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Watson and Humphreys (1997, 1998) have recently demonstrated that new objects can be prioritized for visual attentional processing by the top-down attentional inhibition of old objects already in the field, a mechanism they called visual marking. The experiments reported here show that the detection of a dim probe dot is impaired when it falls at the location of an old object (Experiments 1 and 3) but that this occurs only in conditions in which it is advantageous for subjects to mark (inhibit) old objects (Experiment 2). These results further support previous work showing that visual marking is based on the inhibition of the locations of old objects and that visual marking can be flexibly applied (or withheld), depending on the goals of current behavior.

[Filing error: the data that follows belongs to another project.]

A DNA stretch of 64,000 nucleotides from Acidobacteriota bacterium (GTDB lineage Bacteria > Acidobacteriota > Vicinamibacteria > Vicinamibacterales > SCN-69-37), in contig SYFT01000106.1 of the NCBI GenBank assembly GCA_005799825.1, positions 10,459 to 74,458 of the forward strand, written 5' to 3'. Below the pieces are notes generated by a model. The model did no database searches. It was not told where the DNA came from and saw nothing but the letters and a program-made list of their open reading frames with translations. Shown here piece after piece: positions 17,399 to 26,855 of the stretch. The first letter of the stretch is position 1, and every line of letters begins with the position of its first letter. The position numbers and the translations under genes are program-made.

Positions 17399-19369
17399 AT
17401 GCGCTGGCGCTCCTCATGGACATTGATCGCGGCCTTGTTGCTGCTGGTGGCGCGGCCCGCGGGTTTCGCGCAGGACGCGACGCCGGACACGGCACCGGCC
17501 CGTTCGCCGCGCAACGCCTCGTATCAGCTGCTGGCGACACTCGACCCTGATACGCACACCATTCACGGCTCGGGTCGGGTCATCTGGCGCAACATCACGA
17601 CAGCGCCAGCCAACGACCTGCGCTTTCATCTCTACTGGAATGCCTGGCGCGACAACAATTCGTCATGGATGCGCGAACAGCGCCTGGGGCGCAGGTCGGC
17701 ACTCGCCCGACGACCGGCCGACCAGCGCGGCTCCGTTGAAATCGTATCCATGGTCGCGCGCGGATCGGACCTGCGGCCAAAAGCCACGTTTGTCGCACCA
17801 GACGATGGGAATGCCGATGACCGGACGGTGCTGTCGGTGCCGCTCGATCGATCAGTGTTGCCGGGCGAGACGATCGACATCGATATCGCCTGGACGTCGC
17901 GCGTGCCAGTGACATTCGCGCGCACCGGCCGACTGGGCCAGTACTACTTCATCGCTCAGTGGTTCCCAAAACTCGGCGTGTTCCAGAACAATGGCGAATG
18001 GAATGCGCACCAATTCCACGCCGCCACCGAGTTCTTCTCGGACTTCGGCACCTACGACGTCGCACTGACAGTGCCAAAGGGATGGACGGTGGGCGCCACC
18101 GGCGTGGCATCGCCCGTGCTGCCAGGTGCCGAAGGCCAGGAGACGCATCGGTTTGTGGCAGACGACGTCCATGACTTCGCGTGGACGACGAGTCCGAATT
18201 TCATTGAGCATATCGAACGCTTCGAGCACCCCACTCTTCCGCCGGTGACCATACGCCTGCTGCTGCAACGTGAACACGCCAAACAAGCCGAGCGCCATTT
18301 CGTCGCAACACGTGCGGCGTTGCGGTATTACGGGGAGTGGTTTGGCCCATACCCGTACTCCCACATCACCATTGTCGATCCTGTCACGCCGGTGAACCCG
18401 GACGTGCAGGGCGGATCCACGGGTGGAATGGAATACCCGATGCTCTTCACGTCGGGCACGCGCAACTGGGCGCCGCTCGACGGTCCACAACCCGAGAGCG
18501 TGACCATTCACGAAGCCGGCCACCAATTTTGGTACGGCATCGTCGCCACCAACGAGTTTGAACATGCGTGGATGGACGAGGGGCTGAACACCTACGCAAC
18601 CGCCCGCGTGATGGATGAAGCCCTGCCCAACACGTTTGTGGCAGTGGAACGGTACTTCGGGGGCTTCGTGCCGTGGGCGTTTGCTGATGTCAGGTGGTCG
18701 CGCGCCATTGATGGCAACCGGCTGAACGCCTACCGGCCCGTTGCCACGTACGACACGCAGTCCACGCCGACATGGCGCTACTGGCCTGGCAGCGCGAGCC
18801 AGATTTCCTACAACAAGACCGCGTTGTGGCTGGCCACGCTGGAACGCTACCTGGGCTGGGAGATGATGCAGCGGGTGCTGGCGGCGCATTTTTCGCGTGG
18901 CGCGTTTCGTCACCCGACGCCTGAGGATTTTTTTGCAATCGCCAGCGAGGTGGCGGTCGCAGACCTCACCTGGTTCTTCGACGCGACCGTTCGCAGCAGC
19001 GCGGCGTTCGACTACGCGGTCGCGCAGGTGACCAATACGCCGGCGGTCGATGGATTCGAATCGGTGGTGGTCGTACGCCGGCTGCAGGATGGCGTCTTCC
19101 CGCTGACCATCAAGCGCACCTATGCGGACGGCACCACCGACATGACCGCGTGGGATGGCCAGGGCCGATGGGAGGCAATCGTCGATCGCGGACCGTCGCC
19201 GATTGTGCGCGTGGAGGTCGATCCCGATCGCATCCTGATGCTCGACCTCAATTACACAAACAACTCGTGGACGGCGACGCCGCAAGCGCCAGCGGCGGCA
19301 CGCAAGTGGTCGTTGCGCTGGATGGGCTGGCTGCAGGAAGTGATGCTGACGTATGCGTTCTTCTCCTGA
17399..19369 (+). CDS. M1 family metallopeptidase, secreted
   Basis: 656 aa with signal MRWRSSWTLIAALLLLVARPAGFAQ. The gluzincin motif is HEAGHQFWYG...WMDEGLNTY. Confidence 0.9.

Original publication




Journal article


Percept Psychophys

Publication Date





471 - 481


Adult, Attention, Color Perception, Discrimination Learning, Female, Humans, Inhibition, Psychological, Male, Middle Aged, Pattern Recognition, Visual, Psychophysics